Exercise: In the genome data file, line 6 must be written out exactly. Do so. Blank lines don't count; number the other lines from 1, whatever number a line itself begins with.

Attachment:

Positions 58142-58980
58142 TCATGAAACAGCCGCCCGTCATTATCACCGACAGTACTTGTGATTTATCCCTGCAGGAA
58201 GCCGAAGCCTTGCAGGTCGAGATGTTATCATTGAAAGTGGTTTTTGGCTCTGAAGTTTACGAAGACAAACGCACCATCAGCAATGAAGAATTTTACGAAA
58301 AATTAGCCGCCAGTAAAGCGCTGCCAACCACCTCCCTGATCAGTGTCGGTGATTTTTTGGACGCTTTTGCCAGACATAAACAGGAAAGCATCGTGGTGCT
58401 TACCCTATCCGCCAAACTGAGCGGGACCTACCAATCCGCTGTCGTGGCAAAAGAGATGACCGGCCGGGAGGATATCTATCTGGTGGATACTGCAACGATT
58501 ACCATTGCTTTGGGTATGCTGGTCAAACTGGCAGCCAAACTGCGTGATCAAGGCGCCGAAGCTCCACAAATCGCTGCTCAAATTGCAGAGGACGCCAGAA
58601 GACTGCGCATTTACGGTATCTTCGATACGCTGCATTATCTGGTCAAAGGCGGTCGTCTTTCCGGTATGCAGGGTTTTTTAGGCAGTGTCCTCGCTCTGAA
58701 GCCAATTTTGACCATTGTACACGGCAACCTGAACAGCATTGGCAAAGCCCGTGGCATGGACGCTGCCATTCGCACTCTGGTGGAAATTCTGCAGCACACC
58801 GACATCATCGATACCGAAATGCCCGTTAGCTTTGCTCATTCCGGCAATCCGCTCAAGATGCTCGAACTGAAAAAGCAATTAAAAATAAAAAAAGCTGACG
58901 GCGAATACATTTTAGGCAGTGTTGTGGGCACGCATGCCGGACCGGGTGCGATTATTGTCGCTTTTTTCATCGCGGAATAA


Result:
58501 ACCATTGCTTTGGGTATGCTGGTCAAACTGGCAGCCAAACTGCGTGATCAAGGCGCCGAAGCTCCACAAATCGCTGCTCAAATTGCAGAGGACGCCAGAA